Global Prevalence of Adaptive and Prolonged Infections' Mutations in the Receptor-Binding Domain of the SARS-CoV-2 Spike Protein.
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AbstractSeveral vaccines with varying efficacies have been developed and are currently administered globally to minimize the spread of severe acute respiratory syndrome coronavirus 2 (SARS-CoV-2). Despite having an RNA-dependent RNA polymerase with a proofreading activity, new variants of SARS-CoV-2 are on the rise periodically. Some of the mutations in these variants, especially mutations on the spike protein, aid the virus in transmission, infectivity and host immune evasion. Further, these mutations also reduce the effectiveness of some of the current vaccines and monoclonal antibodies (mAbs). In the present study, using the available 984,769 SARS-CoV-2 nucleotide sequences on the NCBI database from the end of 2019 till 28 July 2021, we have estimated the global prevalence of so-called 'adaptive mutations' and 'mutations identified in the prolonged infections', in the receptor-binding domain (RBD) of the spike (S) protein. Irrespective of the geographical region, in the case of the adaptive mutations, N501Y (48.38%) was found to be the dominant mutation followed by L452R (17.52%), T478K (14.31%), E484K (4.69%), S477N (3.29%), K417T (1.64%), N439K (0.7%) and S494P (0.7%). Other mutations were found to be less prevalent (less than 0.7%). Since the last two months, there has been a massive increase of L452R and T478K mutations (delta variant) in certain areas. In the case of prolonged infections' mutations (long-term SARS-CoV-2 infections), V483A (0.009%) was found to be dominant followed by Q493R (0.009%), while other mutations were found in less than 0.007% of the studied sequences. The data obtained in this study will aid in the development of better infection control policies, thereby curbing the spread of this virus.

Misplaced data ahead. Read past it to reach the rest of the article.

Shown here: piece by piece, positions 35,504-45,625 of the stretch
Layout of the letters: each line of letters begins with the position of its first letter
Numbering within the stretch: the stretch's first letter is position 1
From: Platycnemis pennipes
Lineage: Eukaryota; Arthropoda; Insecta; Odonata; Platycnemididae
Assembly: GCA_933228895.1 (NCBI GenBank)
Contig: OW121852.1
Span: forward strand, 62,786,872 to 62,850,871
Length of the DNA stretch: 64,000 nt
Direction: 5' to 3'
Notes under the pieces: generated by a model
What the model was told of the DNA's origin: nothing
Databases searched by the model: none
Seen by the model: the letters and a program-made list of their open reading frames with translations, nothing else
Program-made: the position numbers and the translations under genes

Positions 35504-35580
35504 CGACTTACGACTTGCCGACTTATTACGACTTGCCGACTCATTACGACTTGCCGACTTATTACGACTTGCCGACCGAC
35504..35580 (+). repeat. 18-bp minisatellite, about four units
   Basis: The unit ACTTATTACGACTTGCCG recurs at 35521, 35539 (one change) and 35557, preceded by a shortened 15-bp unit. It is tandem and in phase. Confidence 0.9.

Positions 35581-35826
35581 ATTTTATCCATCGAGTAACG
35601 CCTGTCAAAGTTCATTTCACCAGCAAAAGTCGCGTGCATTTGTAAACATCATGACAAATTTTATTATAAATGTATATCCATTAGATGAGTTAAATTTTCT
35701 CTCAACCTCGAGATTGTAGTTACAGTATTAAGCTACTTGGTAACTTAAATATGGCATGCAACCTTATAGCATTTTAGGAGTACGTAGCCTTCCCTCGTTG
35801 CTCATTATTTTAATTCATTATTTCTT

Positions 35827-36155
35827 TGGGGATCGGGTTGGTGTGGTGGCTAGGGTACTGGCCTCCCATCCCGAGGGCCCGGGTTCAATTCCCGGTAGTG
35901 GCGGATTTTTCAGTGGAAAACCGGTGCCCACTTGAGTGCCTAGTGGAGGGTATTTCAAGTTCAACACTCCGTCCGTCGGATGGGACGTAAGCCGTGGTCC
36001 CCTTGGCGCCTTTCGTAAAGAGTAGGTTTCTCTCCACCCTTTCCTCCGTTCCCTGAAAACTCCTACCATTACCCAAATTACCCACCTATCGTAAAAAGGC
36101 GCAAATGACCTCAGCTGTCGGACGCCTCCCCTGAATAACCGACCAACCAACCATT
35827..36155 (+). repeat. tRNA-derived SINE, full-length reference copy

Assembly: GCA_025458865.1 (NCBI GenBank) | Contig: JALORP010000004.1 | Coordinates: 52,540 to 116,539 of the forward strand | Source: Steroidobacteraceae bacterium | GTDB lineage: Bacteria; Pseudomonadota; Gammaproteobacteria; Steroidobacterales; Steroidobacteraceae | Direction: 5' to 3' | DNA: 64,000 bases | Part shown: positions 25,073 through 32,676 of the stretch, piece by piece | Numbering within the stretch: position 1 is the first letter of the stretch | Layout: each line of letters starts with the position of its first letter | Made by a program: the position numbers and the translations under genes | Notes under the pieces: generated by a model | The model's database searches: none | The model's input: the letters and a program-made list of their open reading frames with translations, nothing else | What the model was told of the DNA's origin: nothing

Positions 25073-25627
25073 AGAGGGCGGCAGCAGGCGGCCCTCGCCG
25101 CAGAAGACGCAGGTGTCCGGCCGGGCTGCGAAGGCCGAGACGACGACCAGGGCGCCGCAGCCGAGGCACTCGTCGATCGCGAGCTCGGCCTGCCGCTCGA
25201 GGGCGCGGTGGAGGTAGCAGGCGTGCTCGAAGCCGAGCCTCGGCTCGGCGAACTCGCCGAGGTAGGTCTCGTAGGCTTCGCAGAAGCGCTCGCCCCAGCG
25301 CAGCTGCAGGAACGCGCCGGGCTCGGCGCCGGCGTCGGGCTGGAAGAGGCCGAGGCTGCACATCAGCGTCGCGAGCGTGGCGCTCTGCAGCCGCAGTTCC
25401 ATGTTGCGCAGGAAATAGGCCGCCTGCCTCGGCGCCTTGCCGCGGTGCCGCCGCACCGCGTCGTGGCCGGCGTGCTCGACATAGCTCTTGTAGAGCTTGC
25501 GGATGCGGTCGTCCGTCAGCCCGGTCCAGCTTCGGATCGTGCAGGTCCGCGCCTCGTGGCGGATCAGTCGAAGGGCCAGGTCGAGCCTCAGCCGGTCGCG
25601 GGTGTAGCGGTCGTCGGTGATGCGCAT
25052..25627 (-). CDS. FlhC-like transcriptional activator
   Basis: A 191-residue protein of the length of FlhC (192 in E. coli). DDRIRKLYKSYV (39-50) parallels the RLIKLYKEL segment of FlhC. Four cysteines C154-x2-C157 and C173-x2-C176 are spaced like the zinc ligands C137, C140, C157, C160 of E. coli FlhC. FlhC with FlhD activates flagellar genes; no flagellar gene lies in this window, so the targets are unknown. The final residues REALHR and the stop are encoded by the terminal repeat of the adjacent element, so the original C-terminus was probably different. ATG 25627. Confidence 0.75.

CitationViruses, volume 13, issue 10
DescriptionFrom PubMed via Jisc Publications Router
History: received 2021-08-06, revised 2021-09-23, accepted 2021-09-27
Publication status: epublish